Market timing is a perennial problem for business sellers.
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Most fraternal clubs are good business opportunities, a fact that is not going unnoticed by today's discerning buyers.
Most fraternal club sellers realize they will need to offer concessions to sell their businesses. But for every concession you grant, there may be an opportunity to obtain a concession from the buyer. Although this scenario frequently plays out around seller financed deals, it's possible to push for a higher sales price or other form of compensation if you agree to mentor the buyer for a specified period of time. Asset exclusions, retained ownership shares and long-term contracts with another of the seller's companies can also be leveraged to extract concessions from buyers.
Working with a Professional Accountant
Accountants lay the financial groundwork for a business sale. From a seller perspective, an accountant can offer personal financial assistance, especially when it comes to handling the disposition of sale proceeds. You may also want your accountant to assist in the preparation of professional financials to present to serious buyers. With seller financing becoming common, professional accountants are playing a more central role in negotiations and buyer qualification.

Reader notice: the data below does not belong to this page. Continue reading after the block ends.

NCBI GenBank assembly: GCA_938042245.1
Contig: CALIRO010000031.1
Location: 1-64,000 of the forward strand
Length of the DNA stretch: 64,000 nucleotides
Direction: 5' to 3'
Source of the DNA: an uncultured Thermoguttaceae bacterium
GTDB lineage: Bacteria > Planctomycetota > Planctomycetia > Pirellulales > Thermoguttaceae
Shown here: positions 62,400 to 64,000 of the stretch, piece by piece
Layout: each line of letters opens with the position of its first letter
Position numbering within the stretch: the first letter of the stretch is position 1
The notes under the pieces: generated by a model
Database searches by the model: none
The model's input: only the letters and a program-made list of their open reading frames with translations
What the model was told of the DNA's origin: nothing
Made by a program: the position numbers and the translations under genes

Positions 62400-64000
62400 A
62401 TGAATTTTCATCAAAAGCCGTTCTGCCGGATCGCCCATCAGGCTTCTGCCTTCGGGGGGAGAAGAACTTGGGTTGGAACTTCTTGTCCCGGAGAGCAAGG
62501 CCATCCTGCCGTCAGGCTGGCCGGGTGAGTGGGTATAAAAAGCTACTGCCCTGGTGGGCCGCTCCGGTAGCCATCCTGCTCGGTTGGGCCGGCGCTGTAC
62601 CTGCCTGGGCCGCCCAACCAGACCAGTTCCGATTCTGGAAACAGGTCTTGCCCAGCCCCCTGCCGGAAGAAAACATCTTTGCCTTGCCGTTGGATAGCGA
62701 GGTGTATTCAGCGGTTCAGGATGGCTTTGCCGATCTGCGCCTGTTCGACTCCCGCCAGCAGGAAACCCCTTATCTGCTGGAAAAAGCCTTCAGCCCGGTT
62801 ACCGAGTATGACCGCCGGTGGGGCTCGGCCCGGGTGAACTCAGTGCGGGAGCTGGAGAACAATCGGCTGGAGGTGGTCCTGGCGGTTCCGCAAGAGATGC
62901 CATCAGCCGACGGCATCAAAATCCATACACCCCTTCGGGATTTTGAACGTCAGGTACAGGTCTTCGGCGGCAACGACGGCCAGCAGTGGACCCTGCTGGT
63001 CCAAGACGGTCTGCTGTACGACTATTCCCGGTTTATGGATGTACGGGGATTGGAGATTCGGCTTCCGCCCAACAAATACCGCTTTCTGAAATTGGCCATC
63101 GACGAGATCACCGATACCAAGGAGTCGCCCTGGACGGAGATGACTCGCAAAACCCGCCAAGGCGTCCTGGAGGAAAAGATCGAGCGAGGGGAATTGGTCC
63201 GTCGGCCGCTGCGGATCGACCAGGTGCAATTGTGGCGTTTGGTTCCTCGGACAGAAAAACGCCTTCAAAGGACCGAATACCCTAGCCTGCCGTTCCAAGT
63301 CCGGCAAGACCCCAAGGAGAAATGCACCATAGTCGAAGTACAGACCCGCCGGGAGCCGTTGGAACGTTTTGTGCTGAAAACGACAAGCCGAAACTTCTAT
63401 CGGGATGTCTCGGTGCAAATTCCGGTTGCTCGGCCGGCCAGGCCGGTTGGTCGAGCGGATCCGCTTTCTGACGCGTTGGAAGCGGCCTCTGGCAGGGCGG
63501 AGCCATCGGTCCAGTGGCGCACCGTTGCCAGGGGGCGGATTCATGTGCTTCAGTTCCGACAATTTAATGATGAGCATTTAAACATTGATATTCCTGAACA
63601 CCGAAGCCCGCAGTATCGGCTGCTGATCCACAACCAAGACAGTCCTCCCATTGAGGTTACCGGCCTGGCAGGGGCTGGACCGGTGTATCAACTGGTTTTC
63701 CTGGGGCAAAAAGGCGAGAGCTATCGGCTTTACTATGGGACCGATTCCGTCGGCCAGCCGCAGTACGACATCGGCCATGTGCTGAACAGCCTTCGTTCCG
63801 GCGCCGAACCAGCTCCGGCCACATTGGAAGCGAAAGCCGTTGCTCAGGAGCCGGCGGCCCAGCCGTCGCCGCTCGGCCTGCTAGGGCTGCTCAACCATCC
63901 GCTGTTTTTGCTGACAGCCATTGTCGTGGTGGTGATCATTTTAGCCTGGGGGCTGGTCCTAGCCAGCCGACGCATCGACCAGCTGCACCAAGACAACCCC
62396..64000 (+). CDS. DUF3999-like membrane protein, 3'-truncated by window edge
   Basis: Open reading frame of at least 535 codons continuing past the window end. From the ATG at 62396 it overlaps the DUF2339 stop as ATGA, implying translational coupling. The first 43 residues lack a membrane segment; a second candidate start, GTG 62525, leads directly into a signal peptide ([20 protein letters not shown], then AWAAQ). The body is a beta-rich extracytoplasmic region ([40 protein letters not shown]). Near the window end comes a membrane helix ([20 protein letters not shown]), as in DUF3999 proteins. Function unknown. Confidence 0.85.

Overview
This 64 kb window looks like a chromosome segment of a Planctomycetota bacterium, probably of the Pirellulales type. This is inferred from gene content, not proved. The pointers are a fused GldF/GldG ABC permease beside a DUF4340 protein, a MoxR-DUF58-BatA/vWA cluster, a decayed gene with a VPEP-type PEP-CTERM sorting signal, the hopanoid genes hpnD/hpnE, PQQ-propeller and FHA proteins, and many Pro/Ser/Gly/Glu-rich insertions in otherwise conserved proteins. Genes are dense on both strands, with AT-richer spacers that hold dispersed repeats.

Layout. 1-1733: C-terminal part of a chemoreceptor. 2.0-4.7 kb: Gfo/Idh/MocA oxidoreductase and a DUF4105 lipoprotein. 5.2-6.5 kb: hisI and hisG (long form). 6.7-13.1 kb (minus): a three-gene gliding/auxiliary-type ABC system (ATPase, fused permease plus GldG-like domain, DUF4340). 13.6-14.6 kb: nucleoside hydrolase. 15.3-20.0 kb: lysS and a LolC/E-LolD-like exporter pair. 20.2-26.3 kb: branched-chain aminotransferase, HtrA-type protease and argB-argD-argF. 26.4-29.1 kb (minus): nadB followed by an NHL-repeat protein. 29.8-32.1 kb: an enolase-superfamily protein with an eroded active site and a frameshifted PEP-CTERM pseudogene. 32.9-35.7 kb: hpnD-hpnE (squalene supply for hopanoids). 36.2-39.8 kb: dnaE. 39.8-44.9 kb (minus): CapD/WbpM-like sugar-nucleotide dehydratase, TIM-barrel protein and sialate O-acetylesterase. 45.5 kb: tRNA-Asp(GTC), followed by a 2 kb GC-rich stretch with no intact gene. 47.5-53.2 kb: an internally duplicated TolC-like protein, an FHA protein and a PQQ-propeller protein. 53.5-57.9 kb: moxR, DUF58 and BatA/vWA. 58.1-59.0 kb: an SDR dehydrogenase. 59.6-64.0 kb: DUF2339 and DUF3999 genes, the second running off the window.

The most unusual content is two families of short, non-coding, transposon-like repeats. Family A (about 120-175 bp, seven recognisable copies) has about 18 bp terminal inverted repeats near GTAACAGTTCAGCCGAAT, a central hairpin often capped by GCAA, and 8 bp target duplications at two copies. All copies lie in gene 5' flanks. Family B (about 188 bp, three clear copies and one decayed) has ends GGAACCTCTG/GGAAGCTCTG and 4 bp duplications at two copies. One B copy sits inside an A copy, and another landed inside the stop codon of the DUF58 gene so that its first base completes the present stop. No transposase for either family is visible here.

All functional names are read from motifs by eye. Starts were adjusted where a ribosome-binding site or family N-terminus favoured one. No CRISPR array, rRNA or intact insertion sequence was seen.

Emotions run high during the sale of a fraternal club. Your estimate of your company's worth is probably skewed by your emotions and your close, personal connection to the business. Although it may be a hard pill to swallow, you need to find a way to introduce objectivity into your sale. A business broker can be a valuable resource in right-sizing your expectations and preparing you for market realities.
Given your interest in exit planning and in fraternal clubs, you might find these additional resources to be of interest.
If starting a fraternal club is on your agenda, these helpul resources may be just what you've been looking for:
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